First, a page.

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Wednesday, May 29, 2013

Bee Gees: E.S.P.

BEE GEES: E.S.P. (1987)

1) E.S.P.; 2) You Win Again; 3) Live Or Die (Hold Me Like A Child); 4) Giving Up The Ghost; 5) The Longest Night; 6) This Is Your Life; 7) Angela; 8) Overnight; 9) Crazy For Your Love; 10) Backtafunk; 11) E.S.P. (vocal reprise).

It is a very good thing for the world of music (I think) that, after the commercial failure of Living Eyes, the Bee Gees went into a six-year seclusion, at least, as a brotherly team — although they did briefly resurface with half a soundtrack to Stayin' Alive, an expected unnecessary sequel to Saturday Night Fever that nobody needs to either see or hear (ʽThe Woman In Youʼ was the single, a bland synth-rocker with none of the sleazy glamor of the Saturday Night singles). For the most part, they spent the mid-Eighties writing for other people — remember Diana Ross' Eaten Alive? No? Good.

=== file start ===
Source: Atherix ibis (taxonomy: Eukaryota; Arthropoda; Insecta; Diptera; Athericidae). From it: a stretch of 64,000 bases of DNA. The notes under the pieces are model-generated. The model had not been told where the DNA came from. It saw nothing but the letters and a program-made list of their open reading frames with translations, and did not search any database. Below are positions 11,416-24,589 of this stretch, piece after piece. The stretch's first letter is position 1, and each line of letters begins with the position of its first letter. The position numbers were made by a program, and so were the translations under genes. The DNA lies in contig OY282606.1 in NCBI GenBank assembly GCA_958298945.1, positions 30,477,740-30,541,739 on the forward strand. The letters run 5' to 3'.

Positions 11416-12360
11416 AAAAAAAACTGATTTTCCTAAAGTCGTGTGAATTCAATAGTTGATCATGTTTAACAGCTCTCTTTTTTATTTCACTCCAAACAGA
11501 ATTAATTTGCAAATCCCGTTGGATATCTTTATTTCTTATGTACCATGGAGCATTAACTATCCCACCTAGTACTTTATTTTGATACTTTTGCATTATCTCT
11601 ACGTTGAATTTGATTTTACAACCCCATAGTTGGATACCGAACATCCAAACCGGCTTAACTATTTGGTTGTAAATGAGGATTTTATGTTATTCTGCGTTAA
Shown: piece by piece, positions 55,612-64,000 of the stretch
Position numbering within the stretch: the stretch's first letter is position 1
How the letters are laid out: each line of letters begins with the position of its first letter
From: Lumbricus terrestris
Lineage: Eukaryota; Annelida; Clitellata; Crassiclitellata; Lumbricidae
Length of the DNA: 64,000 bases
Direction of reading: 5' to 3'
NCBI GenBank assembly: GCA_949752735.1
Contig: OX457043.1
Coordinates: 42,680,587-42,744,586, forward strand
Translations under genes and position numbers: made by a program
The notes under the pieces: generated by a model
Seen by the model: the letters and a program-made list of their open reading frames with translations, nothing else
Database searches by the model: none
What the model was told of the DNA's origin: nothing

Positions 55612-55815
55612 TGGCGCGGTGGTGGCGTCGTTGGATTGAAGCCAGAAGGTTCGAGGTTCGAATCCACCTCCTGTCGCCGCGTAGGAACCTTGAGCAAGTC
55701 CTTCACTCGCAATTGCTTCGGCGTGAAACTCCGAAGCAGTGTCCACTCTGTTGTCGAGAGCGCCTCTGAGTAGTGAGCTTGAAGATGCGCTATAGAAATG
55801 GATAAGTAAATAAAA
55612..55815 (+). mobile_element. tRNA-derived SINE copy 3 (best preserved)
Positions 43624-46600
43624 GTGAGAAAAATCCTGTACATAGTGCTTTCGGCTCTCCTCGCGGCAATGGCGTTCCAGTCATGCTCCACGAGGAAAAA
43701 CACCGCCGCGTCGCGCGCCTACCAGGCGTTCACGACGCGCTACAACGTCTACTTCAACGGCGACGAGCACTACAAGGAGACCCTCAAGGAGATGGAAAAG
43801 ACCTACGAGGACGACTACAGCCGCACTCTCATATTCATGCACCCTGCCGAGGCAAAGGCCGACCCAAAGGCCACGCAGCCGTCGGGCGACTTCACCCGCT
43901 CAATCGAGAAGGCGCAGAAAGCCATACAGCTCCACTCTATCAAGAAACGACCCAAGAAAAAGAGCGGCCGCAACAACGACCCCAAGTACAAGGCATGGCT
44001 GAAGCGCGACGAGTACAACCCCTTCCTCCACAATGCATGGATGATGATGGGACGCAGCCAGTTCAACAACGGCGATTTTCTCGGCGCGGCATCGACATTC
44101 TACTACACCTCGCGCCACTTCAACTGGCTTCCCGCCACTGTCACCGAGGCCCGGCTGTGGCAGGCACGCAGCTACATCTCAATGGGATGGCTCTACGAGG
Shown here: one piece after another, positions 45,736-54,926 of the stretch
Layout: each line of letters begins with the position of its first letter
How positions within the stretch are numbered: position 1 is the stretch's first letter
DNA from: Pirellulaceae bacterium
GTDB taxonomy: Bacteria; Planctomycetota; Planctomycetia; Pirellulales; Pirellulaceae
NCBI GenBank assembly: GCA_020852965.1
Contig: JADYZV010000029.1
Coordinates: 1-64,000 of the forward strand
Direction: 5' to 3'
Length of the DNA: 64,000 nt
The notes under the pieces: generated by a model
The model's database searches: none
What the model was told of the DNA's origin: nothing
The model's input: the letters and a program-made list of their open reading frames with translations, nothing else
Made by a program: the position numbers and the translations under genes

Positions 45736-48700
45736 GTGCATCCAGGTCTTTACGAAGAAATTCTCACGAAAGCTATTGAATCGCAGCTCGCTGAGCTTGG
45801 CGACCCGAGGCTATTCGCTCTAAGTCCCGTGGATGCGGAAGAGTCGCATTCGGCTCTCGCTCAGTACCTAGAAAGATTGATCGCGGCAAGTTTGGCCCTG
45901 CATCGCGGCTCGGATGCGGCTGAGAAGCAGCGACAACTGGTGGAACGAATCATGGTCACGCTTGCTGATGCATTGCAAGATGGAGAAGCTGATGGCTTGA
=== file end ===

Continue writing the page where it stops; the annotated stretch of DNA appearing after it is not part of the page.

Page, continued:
It is a very bad thing for the world of music, though, that the Bee Gees eventually decided to go back to the studio before the Eighties were out. Now that they were under contract with Warner Bros., which had swallowed up Atlantic Records, they found out they could re-unite with Arif Mardin, and, apparently, they expected the magic of Mr. Natural and Main Course to strike out and reignite their careers. Problem is, no matter how professional or experienced, Arif Mardin was a straightforward guy — in 1974-75, he steered them towards commercial success by focu­sing on what was considered «hot» back in the day, and why would one expect him to have acted different in 1987? Electrofunk rhythms, programmed drums, synthesized bass, and elevator key­boards all the way, just exactly what the good doctor has prescribed.